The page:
Sometimes at Yale, it’s easy to feel that nothing ever changes here. It’s easy to be dismissive. I’ve had my own frustrations with it, without a doubt. At dinner the other night, a friend asked me in sincerity, “Have you liked your time at Yale?” As a senior wrapping up my four years here, reflection has become a natural mode of conduct. I took a second to respond before answering, “I had a lot of expectations coming into Yale. I came into Yale thinking it would be like a musical, but have often found it to feel like more of a mediocre, off-Broadway play.” I think to some extent, I’m not alone here. Everyone thinks things could be better.

Yale may not meet all of our expectations, but I like to believe that it still tries. I get frustrated with the people who say that it doesn’t, people who decry Yale as having failed us completely. Yale has given us places to sleep, even if those beds could be comfier or bigger. It’s given us food to eat, even if that food could taste a little better. It’s given us financial aid, even though, yes, a little more money would be nice. And when it comes to addressing issues of sexual misconduct here, it’s given us several indispensable programs and people — such as SHARE, the CCE program and the UWC to name a few — but needless to say, we still have a long way to go.

But it tries.

Sometimes in order to improve, we need to gain better insight into what we want to work on — we need to look more closely at our flaws. If we see that we’re not doing so well in a class, then we try harder. If we notice that we’re drifting further from our friends, we try to reach out more. In order to get better, we need a sense of what to target.

The last time the AAU Campus Climate Survey was put out, its statistics helped inform Yale’s policies in making our campus safer. It revealed disheartening and devastating things, like the fact that 25 percent — one in four — of trans and nonbinary graduate and professional students, or G&P students have experienced sexual harassment from a professor or faculty member.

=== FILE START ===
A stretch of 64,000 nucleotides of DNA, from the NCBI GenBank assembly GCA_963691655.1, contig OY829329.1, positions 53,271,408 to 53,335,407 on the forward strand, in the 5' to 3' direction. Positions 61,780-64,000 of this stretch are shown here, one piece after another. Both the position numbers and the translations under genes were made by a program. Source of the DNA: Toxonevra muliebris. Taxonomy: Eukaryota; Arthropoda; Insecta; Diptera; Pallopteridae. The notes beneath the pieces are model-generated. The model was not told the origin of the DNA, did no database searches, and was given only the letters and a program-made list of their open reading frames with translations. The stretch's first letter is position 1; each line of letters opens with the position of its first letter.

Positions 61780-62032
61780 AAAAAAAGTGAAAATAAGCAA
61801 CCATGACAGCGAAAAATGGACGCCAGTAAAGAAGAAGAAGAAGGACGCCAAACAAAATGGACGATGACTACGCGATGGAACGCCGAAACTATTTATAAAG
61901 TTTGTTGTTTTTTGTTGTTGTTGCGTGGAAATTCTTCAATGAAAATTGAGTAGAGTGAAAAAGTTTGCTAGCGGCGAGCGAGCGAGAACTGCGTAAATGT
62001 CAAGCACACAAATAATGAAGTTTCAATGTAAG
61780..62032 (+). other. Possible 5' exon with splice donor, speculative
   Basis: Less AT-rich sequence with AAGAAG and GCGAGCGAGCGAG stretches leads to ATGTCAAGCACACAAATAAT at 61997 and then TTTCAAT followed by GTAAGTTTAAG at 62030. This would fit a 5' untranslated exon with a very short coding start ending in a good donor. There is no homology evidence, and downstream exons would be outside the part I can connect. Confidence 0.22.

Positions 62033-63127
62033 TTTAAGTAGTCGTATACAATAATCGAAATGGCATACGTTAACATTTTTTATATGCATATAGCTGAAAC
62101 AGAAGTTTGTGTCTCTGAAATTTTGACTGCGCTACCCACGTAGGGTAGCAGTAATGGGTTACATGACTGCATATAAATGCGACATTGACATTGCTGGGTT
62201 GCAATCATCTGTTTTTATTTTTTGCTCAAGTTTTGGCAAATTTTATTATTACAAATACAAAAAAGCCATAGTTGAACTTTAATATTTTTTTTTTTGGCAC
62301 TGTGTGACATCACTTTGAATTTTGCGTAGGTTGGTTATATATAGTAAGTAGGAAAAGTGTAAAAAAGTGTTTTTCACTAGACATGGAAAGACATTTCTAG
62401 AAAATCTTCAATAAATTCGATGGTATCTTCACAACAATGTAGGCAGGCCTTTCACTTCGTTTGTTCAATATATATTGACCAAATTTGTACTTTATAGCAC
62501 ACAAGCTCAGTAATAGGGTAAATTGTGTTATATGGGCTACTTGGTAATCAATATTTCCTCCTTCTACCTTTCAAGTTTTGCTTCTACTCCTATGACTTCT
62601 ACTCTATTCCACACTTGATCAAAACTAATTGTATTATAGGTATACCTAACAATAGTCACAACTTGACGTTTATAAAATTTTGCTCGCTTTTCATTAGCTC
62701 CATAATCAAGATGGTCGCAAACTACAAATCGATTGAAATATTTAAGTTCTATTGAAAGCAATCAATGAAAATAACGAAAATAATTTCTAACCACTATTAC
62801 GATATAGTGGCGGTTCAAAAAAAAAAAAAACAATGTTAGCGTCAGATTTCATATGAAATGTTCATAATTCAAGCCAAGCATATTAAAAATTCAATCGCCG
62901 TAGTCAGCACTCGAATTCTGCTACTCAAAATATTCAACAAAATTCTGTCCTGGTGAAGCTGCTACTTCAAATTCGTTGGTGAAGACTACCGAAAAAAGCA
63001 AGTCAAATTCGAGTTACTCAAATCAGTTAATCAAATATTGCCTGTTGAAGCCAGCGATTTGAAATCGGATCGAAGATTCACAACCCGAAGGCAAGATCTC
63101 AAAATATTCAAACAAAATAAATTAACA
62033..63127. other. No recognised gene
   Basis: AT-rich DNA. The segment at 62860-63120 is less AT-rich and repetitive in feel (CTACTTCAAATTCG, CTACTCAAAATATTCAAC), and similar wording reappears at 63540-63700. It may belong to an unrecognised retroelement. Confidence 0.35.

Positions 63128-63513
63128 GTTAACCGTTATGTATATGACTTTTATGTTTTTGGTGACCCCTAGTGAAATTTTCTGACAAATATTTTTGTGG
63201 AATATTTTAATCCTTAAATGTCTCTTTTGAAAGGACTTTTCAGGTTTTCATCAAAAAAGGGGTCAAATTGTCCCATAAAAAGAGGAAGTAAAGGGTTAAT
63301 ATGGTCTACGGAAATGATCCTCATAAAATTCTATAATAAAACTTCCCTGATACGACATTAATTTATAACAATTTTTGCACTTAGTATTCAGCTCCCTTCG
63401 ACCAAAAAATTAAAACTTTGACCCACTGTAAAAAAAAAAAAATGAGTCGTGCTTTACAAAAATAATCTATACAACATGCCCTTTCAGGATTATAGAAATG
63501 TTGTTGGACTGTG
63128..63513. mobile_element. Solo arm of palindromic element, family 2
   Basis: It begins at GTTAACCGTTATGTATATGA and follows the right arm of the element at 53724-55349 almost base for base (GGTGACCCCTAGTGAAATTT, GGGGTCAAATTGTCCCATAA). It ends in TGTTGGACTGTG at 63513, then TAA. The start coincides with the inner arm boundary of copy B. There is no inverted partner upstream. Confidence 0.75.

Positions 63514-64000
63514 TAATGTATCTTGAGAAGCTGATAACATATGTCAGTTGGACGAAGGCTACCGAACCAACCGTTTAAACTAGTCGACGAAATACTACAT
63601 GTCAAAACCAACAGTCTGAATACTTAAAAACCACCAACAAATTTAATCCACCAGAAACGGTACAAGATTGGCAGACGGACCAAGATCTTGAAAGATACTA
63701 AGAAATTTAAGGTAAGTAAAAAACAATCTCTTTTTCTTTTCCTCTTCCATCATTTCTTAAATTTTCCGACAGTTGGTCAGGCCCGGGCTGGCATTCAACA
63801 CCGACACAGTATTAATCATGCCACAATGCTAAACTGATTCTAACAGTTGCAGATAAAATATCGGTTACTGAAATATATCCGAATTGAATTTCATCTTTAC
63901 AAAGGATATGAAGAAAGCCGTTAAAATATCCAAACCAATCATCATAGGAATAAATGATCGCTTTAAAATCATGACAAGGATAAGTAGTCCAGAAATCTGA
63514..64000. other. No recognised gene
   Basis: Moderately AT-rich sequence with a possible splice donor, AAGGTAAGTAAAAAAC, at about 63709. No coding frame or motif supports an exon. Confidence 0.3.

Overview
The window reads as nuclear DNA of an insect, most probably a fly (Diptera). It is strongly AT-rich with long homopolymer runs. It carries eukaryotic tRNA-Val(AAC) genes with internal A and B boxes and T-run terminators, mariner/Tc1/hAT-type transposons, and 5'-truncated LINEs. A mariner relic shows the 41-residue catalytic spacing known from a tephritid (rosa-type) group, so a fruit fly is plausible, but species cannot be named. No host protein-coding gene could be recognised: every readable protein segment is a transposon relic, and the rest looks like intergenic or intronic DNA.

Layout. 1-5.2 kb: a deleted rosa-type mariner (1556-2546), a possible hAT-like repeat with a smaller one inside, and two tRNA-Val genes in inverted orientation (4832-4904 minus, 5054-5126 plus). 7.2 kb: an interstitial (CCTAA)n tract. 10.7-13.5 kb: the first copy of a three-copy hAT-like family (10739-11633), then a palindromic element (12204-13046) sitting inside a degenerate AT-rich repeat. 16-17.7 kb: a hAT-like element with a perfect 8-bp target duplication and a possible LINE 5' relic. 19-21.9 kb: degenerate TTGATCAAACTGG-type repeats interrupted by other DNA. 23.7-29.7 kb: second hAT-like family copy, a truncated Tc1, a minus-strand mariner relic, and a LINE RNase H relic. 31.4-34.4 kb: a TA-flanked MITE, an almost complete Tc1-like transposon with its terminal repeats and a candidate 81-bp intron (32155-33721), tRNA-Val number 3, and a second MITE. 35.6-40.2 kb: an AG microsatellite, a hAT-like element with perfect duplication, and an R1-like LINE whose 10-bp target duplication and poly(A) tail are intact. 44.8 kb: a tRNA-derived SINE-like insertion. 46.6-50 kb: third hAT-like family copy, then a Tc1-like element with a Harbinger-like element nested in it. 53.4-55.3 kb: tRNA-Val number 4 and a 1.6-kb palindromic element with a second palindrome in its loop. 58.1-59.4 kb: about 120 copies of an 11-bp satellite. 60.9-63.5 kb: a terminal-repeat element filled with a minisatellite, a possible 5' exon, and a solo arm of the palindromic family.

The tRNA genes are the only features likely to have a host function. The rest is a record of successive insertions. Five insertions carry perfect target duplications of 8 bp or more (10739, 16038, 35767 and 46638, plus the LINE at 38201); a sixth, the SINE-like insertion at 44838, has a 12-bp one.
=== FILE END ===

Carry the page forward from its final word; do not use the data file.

These figures may be hard to confront, but that doesn’t mean that we should shy away from them. Instead, we should allow them to inform us, breaking and bending our understanding of the campus around us. The 2015 AAU Survey did exactly that — forcing Yale to act. Yale listened to the results, and it tried. In response to the statistics mentioned above, it enacted bystander intervention training for graduate and professional students, as well as a faculty code of conduct. It hired more Title IX Coordinators, expanded the CCE program by increasing the number of professional staff in the office and doubled the number of SHARE staff on hand.

Additionally, the survey helped people recognize that they weren’t alone, and that what happened to them wasn’t okay. After the 2015 AAU results came out, Title IX reports doubled, and then tripled. UWC cases against faculty increased, too.

All these improved institutional policies and initiatives put us on a better track. Yet even now in 2019, we remain far from exceptional. People on our campus are still harassed, disrespected, mistreated and hurt in unacceptable ways.

Taking the 2019 AAU survey is crucial because it helps us hold not only Yale, but ourselves, accountable. It helps us take stock of where we are, what we need to do and how far we need to go to build the responsible and respectful community that we deserve.

Anyone who’s taken a basic statistics class knows that in order to get accurate results, you need a large data set. The more people that participate in this survey within the next 24 hours, the more representative it will be of what’s lying underneath — illuminating issues that are at stake and forcing the administration to listen by the sheer force of numbers. We need a large contingent of students to take the survey, so that Yale can do better and have a broader scope of statistics to rely on. So that it can see its flaws, so that it can try to ameliorate them.

Before the AAU survey closes today, Monday, March 4, at midnight, students who haven’t taken the survey already and who feel comfortable doing so should. Offering up that information can make all the difference in ensuring that the next crop of people who come here can benefit from it. It ensures that Yale can try to make them safer, better educated, or more inclined to treat each other with mindfulness and respect. It can try. And we should too.

Allison Primak is a senior in Davenport College. Contact her at allison.primak@yale.edu .